CartoDB’s Paul Ramsey spoke to us recently about the PGConf Silicon Valley PostgreSQL conference which is November 17-18 at the South San Francisco Conference Center.
Paul’s talk at next month’s PGConf Silicon Valley PostgreSQL conference is titled “PostGIS Gotchas: the things you didn’t know that lead to confusion and dismay.” He’ll be covering the things that make PostGIS different from other database extensions – and will be pointing out the “gotchas” that arise from those things… “so you can use PostGIS without being Got.”
PostGIS is an open source program that adds support for spatial types to the PostgreSQL database – enabling storage and queries around location and mapping to be run in SQL.
Unfortunately, spatial types aren’t quite like other types: they’re bigger, they require a lot of complicated algorithms to reason with and they are built against an implicit model of the world.
This is generally understood by GIS people “but can be a foreign world to database people,” explains Paul, a solutions architect at CartoDB. “This can lead to Gotchas: things that we think should, in a rational world, work fine, but for some reason do not.”
A bit more about Paul: He’s an open source and enterprise IT expert with specialization in geospatial technology. He is passionate about building large geospatial systems, hacking on PostGIS, working with open source communities – and leading technology teams to build amazing things. I spoke with him about his talk, PostGIS and more.
Terry: Paul, In addition to basic location awareness, what other features does PostGIS offer DBAs that they might not be aware of? In other words, why should they take note and learn more about it?
Paul: The most under-appreciated aspect of spatial types in general is the ability of location to serve as a “universal key”. You can join otherwise disparate data together using the location as a key, or as a loose filter. For example, multiple customer lists might be hard to match using names and address strings along (because of issues with standardization or duplicate names, or small errors) but the same data can be put together quite handily when the location is added as a filter. The other big feature is the variety of spatial types PostGIS has. While it’s true that a lot of location logic is based around point data, there is also lots of data out there modeled as polygons, and lines, and having a type that can support those models transparently is very useful.
Terry: Could you list a few companies that are using PostGIS, along with how they are using it?
Paul: Zonar Systems in Seattle is a fleet management company that has been using PostGIS from very early on, as the repository for big streams of GPS data from school bus and delivery truck fleets. We tend to think about that kind of data as a “moving map”, in real time, but they actually generate the most value for customers with retrospective analyses: what’s the total fleet mileage in a month per county; what routes did this vehicle travel; based on mileage, warn when maintenance cycles should happen, that kind of thing.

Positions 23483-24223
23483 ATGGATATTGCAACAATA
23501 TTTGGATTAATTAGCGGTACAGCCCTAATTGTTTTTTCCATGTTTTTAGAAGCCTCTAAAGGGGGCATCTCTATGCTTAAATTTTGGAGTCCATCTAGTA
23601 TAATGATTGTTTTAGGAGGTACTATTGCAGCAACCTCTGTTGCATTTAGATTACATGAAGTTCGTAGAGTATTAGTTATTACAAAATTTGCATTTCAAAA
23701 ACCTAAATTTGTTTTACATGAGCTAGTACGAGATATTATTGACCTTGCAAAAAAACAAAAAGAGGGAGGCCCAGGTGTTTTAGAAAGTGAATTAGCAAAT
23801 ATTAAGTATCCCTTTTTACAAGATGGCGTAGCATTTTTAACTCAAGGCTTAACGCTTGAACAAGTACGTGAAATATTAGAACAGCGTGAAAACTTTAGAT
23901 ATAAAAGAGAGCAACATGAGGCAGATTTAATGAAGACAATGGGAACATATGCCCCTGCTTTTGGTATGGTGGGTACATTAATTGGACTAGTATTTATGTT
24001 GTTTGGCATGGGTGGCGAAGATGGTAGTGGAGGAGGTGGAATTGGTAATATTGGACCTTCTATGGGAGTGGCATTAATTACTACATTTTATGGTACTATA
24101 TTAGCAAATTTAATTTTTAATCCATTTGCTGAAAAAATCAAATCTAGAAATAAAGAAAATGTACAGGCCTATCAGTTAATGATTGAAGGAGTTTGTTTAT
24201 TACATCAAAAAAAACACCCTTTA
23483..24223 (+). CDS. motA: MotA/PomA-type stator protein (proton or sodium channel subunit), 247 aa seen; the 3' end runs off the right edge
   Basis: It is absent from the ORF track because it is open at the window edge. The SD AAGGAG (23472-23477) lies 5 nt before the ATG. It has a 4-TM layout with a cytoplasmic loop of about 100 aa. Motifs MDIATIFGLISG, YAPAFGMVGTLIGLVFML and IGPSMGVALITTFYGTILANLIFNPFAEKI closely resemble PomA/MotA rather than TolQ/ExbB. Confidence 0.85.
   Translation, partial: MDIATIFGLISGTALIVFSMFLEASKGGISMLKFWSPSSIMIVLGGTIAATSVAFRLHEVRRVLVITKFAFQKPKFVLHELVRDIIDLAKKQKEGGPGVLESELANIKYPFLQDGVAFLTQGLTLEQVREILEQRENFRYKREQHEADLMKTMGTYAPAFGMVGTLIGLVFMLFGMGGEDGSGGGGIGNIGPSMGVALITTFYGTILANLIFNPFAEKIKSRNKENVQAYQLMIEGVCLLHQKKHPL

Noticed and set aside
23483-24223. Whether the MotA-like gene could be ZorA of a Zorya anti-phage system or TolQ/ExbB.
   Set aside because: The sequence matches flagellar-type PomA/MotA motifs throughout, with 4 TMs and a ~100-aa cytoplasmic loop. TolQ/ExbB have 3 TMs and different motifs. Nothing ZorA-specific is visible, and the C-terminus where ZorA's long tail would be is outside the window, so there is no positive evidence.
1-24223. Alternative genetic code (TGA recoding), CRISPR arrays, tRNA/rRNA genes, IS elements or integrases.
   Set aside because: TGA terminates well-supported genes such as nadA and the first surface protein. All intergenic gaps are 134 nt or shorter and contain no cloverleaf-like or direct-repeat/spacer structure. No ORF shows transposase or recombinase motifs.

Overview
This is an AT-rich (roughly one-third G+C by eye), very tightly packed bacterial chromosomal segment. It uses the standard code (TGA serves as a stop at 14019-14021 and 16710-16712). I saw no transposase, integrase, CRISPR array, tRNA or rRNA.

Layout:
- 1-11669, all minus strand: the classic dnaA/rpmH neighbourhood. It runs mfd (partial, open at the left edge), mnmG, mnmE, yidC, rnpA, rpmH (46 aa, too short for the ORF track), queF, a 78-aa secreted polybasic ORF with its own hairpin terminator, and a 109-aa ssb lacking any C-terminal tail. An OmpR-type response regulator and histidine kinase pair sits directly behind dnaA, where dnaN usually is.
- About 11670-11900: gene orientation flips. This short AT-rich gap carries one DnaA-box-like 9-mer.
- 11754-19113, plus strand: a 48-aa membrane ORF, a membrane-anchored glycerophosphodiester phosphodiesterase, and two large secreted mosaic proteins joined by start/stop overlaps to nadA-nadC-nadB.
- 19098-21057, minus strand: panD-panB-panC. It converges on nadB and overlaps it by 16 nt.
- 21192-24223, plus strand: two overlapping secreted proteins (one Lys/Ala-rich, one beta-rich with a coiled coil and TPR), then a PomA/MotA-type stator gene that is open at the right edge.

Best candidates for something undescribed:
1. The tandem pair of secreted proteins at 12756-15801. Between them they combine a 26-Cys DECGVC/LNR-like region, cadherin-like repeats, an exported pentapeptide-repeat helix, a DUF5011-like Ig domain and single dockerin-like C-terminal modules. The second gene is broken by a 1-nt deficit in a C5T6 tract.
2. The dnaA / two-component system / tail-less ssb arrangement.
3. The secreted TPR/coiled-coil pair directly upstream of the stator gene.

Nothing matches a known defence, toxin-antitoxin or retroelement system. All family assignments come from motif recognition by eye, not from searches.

RedFin is a real estate online service, which originally started out as a MySQL system but switched over to a PostgreSQL/PostGIS system, primarily because they could get better spatial searching on the PgSQL system. The main advantage was the PgSQL query planner and the fact that PostGIS integrates tightly with it, providing good query plans that account for spatial selectivity as well as a non-spatial selectivity.
PlanetLabs is a really interesting “agile aerospace” company launching 100s of micro-sats for earth observation. They use PostGIS to maintain their catalog of imagery, so they can serve up an imagery access API, and to coordinate the huge amount of processing they do to convert raw scenes into rectified imagery for end users.
Terry: How you are working with PostGIS at CartoDB?
Paul: The engine underneath the CartoDB mapping editor is actually PostgreSQL/PostGIS. This gives us a lot of flexibility in building fancy applications, since we have the full power of PostGIS and PostgreSQL for spatial analytics, and we’re rolling out more spatial BI tools over the coming year.
Any given map layer in CartoDB is actually expressed as just a pairing of a SQL statement (to generate the data to map) and a style document (to apply colors and thematic rendering to the raw data). Using the API, you can actually change the underlying SQL for a map layer on the fly, so web mapping applications with CartoDB can be very dynamic and user-driven.
I personally have been spending a lot of time over the last few months on little efficiency enhancements to make the rendering process faster and less network intensive. Spatial data tends to be a lot larger than other data, so reducing size can have really big effects on performance.
Terry: In looking through the agenda, what other talks are you interested in attending at the PGConf Silicon Valley conference?
Paul: As a rapidly growing company, a lot of our pain points are around scale, both in terms of of number of users and also data sizes. So, I’ll be going to talks about users who run at scale, like TripAdvisor, Amazon RDS, and Heroku, and about new technologies for handling large analysis workloads, like PipelineDB and pg_shard.
I’m really looking forward to PgConfSV!
Terry: Thank you for speaking with us, Paul.
Registration is open for PGConf Silicon Valley now. Use discount code CitusData20 for a 20% savings off the current prices. We hope to see you at PGConf SV!Tweet